Scroll To Top

Gay NYC Council Member's Event Casts Light on Anti-LGBTQ+ Crimes

Erik Bottcher

Erik Bottcher, who's up for reelection, is concerned with the recent spate of crimes against LGBTQ+ New Yorkers.


"Erik Bottcher I've known since he served on the City Council as a staff member, and he's touched my heart on many occasions," New York State Attorney General Letitia James said as the first to speak at a fundraiser for gay City Council member Erik Bottcher.

Bottcher, 42, has represented the Third District of New York City, including Greenwich Village, Chelsea, Hell's Kitchen, Flatiron, Times Square, and the Theater District, since January. He's now up for reelection in 2023. Earlier this summer, six months after taking office, Bottcher was tasked with ensuring his constituency had equitable and affordable access to the mpox vaccine to combat the outbreak. He began sharing vaccine info on his Instagram.

The recent fundraiser for Bottcher, hosted at Boxers HK, comes at a precarious time for the community, after the recent weeks of targeted attacks. This event was held the day after a man was arrested for throwing bricks and rocks at gay bars in Bottcher's district. Yet the atmosphere inside the venue was politically exhilarating and joyful. "This event was fabulous!" AG James told me as she tried to make it through the crowds of people who asked for a photo. She stopped for everyone who asked.

"What are you doing to protect gay bars in the city following the recent uptick in violence in our community spaces?" I asked her as we made our way outside.

"Working with Erik Bottcher," she replied.

When I spoke to Bottcher after the event, he spoke about his close working relationship with the police precincts in his district. "We're working closely with the commanders in my district to ensure that we remove as many guns off the streets of our city. We've been flooded with guns from neighboring states with lax gun laws," he said.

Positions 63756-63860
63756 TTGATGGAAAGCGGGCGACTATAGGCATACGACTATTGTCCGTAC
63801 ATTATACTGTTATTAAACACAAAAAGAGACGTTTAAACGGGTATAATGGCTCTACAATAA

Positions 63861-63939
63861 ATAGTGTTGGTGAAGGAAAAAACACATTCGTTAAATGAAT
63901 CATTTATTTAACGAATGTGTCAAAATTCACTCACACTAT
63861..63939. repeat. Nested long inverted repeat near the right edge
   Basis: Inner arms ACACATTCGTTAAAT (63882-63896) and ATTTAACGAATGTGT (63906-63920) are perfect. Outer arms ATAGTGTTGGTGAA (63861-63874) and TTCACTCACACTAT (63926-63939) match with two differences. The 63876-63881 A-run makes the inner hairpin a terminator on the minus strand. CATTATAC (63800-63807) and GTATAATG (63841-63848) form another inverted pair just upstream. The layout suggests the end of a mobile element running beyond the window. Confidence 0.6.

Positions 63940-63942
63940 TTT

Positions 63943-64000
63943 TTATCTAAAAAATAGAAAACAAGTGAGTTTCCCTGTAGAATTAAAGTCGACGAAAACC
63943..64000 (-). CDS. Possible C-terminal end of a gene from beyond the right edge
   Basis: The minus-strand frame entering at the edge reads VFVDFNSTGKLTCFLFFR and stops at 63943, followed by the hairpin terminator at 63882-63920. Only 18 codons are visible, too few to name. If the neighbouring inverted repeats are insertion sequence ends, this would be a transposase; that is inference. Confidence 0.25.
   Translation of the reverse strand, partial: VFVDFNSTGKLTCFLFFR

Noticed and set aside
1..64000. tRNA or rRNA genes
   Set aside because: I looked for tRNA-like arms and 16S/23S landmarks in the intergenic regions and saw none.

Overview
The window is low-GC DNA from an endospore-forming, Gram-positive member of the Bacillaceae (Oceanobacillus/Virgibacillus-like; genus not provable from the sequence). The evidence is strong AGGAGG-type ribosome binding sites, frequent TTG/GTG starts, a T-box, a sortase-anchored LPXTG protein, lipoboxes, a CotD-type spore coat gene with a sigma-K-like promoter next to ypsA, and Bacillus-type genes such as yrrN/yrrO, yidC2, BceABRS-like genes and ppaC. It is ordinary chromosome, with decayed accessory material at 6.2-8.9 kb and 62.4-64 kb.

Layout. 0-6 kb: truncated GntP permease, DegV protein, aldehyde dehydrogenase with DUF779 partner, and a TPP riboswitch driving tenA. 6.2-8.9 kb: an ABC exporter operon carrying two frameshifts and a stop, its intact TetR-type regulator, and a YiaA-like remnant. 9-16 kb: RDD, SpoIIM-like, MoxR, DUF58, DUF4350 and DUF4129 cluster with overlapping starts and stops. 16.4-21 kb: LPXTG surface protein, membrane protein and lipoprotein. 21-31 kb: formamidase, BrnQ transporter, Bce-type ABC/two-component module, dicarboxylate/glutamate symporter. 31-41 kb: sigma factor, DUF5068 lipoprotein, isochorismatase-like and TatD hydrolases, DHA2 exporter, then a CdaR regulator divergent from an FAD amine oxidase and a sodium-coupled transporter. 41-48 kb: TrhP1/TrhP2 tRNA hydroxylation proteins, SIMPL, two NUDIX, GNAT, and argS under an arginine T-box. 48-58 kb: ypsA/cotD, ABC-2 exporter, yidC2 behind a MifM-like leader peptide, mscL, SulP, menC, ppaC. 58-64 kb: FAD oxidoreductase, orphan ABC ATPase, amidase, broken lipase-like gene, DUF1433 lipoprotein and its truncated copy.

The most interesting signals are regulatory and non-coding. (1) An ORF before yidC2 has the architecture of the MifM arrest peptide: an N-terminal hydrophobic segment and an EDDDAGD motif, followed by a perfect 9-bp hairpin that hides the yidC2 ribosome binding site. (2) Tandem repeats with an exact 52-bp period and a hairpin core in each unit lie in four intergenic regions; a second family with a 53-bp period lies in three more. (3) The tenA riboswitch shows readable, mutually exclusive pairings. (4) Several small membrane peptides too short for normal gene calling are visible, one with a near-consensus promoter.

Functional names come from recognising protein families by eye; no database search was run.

It seems like the queer and trans community is being hit from all sides. Just two weeks after a shooter in Colorado killed five people and injured more than 18 others at Club Q, The New York Times published a story detailing several cases of robberies, date rape, and in some cases, murder of lone gay men in Manhattan's nightlife.

"We demand justice for the deaths of John Umberger and Julio Ramirez," Bottcher said.

The NYPD announced last month that it was investigating the string of assaults in Hell's Kitchen. Umberger and Ramirez, both gay men, were robbed and murdered a month apart this year. "We want to see the people who did this in custody," Bottcher told me. "Additionally, we want everyone to know safety tips when they go out; always tell your friends where you're going and with whom. Test your drugs when possible. Watch your drinks."

At the event for Bottcher's campaign, I spoke to Jay Walker, activist, writer, and cofounder of the Reclaim Pride Coalition.

"After these targeted killings, the only thing we can do is education, and Erik is at the forefront of that, but the truth is, as we've seen with other instances of gay bashing and monkeypox and the AIDS epidemic, we as a community rally and get the word out and keep ourselves safe. And the truth is, we will always have to do that because other people have other priorities," Walker said.

Most of the attendees at the event were gay men. As I spoke to more of them, the consensus seemed to be that as much as local government and law enforcement would like us to believe we are being protected, gay men have historically had to rely on one another for any sense of security.

"We're allowed to have fun, but we have to also look out for another other as a community," said Tony Simone, Assembly member-elect for the 75th District in New York City.

"Why do you think these attacks are happening here?" I asked him.

"The former president allowed for all kinds of hate. And we're still seeing the effects of it," he said. "People have a fear of the unknown. And when people are frustrated economically, they take it out on others."

I learned from nearly everyone I spoke to that Bottcher's campaign is most concerned with mental health in the city. I asked Bottcher about Mayor Eric Adams's recent controversial initiative to hospitalize homeless people in the city unwillingly.

"What I'm not seeing in the mayor's plan is any concrete explanation of where the increased psychiatric bed space will be. There are undoubtedly many people on the streets of our city who need urgent in-patient mental health care. And it's wrong to let them suffer on the streets untreated. But we can't keep cycling people in and out of ERs. They need the full panoply of mental health care," Bottcher said.

I finally asked him what he made of the violence we're experiencing as a community, both from the religious right and within our own spaces, citing Ramirez and Umberger.

Bottcher had this to say in conclusion.

"The progress we've made is so incredibly fragile," he said. "We can't forget that. We can't assume that the progress we've made is going to stick. We could slide backward very easily. That's why we can't stop fighting. We have to remain aggressive and vigilant. We cannot rest for a moment."

30 Years of Out100Out / Advocate Magazine - Jonathan Groff & Wayne Brady

From our Sponsors

Most Popular

Latest Stories

Andrew Sciallo